PROVIDENCE, R.I. — A little after 8 o’clock Saturday night, the loudest place on Brown University’s campus had to be Room 124 of the Pizzitola Sports Center, a locker room that houses Brown’s men’s tennis and squash teams. This night it was home to Penn’s men’s basketball team. A little after 8, a roar came through the door.
The door quickly opened and the whole room emptied down the hallway back out to the court. Two players held a banner with the words The Ivy League 2018 Champions.
On the court, group photos were taken and then someone yelled for Penn’s band to come out of the stands and join the photo.
“No, no, no, no, no,’’ said a security guard.
Penn coach Steve Donahue held up an index finger. He wasn’t calling a play. One photo. The security guard kept silent. The band stormed the court.
Yes, Penn will be back at the Palestra next weekend, trying to win the second annual Ivy tournament, which will determine the league’s NCAA bid, after over six decades of the league’s round-robin doing the trick.
This is what matters to the temporary residents of Room 124: After a 99-93 victory over Brown, the Quakers are regular-season champions for the first time since 2006-07, sharing the title with Harvard.
Before last season, under the old system, Penn and Harvard would be skipping past the semifinals, playing off for the title at some neutral site. Instead it will be Penn vs. Yale and Harvard vs. Cornell next Saturday at the Palestra, with the final on Sunday.
It seems as if much of Penn’s fan base is still in between-world thinking about how it all would have been under the old system. It’s a natural thing.
“It’s new for everybody,’’ Donahue said. “The traditionalists, I think, are confused. I’m 23 years in the league. You win this league, at 12-2, tied with anybody, that’s a hell of an accomplishment, and that’s why we hang the banner. That’s the Ivy League champ.
“We can worry about the tournament [now]. I never thought about the tournament. I wanted to win the championship, for these guys. It’s not about the legacy of the past. It’s about them having these incredible memories for themselves. It’s a round-robin, it’s as even as any league in the country. It’s back-to-back [games]. It’s a heck of an accomplishment.”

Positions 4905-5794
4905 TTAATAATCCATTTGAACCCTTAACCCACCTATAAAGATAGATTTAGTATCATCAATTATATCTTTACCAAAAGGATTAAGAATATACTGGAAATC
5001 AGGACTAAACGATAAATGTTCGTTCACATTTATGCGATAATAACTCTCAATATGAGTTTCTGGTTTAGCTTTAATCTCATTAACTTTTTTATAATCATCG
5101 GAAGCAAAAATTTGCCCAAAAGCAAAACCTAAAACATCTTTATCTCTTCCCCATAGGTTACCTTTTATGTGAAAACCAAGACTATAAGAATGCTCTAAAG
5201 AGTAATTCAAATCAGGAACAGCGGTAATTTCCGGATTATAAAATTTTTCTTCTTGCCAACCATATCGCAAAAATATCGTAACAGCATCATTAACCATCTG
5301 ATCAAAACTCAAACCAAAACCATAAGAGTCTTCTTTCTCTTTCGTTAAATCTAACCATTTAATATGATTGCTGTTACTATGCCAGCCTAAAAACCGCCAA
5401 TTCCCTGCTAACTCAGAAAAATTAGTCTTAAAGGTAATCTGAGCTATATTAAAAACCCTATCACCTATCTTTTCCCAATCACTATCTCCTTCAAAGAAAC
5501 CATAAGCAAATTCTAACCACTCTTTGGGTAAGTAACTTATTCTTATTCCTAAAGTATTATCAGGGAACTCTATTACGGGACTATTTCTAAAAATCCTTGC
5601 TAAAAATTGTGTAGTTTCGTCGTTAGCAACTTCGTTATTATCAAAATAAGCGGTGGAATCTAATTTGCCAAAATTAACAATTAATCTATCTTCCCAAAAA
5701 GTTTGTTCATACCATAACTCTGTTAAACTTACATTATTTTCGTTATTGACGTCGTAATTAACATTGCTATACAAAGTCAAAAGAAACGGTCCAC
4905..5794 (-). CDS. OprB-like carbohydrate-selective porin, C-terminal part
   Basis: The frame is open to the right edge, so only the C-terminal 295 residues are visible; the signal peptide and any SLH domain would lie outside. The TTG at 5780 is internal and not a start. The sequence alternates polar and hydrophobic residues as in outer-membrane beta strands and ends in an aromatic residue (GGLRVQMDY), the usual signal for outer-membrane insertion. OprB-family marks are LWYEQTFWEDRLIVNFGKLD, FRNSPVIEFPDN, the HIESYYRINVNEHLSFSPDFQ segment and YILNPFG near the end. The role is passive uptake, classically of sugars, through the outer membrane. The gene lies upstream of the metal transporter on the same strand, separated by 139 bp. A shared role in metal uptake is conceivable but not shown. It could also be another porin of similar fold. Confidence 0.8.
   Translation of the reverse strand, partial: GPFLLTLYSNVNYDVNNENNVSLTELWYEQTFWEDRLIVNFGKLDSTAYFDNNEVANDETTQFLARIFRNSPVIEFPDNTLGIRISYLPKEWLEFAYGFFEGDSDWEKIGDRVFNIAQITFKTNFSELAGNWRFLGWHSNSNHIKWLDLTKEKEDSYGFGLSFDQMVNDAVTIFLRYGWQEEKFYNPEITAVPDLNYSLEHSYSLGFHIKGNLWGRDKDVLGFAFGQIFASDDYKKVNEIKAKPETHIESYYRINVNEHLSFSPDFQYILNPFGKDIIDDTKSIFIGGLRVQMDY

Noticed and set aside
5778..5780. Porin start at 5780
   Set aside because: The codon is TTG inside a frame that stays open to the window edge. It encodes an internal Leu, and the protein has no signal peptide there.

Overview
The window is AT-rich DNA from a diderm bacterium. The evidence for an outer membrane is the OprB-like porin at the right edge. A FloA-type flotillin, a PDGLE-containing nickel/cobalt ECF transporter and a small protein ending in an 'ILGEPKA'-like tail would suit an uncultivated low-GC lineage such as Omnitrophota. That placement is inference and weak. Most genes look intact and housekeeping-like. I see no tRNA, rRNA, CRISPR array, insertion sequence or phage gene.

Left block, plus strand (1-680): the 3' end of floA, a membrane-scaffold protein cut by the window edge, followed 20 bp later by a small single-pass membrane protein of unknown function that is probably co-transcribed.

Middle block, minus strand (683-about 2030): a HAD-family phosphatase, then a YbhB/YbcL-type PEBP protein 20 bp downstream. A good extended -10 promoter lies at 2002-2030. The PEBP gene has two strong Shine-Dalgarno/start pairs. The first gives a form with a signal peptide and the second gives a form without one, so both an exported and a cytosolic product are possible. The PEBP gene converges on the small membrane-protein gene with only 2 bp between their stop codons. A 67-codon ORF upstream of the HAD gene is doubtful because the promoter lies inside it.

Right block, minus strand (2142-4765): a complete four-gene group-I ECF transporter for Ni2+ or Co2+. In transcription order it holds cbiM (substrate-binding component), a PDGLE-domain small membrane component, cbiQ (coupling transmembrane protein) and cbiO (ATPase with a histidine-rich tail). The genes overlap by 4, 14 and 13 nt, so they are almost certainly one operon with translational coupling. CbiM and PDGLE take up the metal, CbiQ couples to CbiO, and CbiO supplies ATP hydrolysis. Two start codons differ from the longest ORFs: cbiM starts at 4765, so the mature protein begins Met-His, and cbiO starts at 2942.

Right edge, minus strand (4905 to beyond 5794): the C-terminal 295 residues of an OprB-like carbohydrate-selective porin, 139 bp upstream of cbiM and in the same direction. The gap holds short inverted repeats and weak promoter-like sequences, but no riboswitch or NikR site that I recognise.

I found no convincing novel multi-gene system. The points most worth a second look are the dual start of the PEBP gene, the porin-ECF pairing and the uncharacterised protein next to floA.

He talked for only for a minute inside Room 124.
“I shared with them — the day I stepped on campus — the incredible commitment I saw,’’ Donahue said. “Usually, you take over a job, the top three scorers leave, guys decommit. No one did. Guys that came in, they changed the culture. They wanted to win.”
He talked about a guy such as Jackson Donahue, who hadn’t been playing much lately, but had been killing it in practice. Donahue saw 10 minutes Saturday, made 2 of 3 three-pointers.
“That’s symbolic of our team,’’ Donahue said. “That’s what I think drove us to this championship.”
Trainer Phil Samko walked by. He’s been to more Ivy basketball games than anybody working at any of the Ivy schools, doing his thing for over three decades.
“Sammy, 11 years for you, been awhile, huh, big boy?” Donahue said.
“Been awhile,’’ Samko said.
“Been awhile,’’ Donahue said.
Quakers senior Darnell Foreman, who had 16 points and hit the free throws that finished off Brown, came out in the hallway. The Quakers won nine games when he was a freshman, improving to 11 as a sophomore, getting to 13 last season before this big breakthrough.
“I mean, it’s not the way I envisioned it, but I’m taking it,’’ Foreman said of the four-year journey. “To have your career go a complete [turnaround], it shows that hard work pays off. Stay with it, stay dedicated to the game, keep your head down, keep working.”
Having a single-digit-win season, he said, just struggling to find ways to win — “not knowing where you fit in sometimes. Dealing with transitions. Just being able to stay with it and stay focused. Then seeing it all come together. Having a group of guys who care about each other, who commit to doing all the things that win the game.”
If fans maybe were caught thinking what might have been and not been under the old system, Foreman said players had to stick to short-term goals.
“We’re going to enjoy this for — not too long — and then we’re going to focus on getting the bid,’’ Foreman said.
You can take a photo with a banner on another team’s court, but you don’t cut down a net. Penn’s director of basketball operations, Brad Fadem, came out in the hallway. He’d been on the phone with someone back on campus. Fadem asked Donahue about cutting down nets at the Palestra. They figured the bus would be back to 33rd Street at about 2 a.m.
Donahue told him, let’s do it.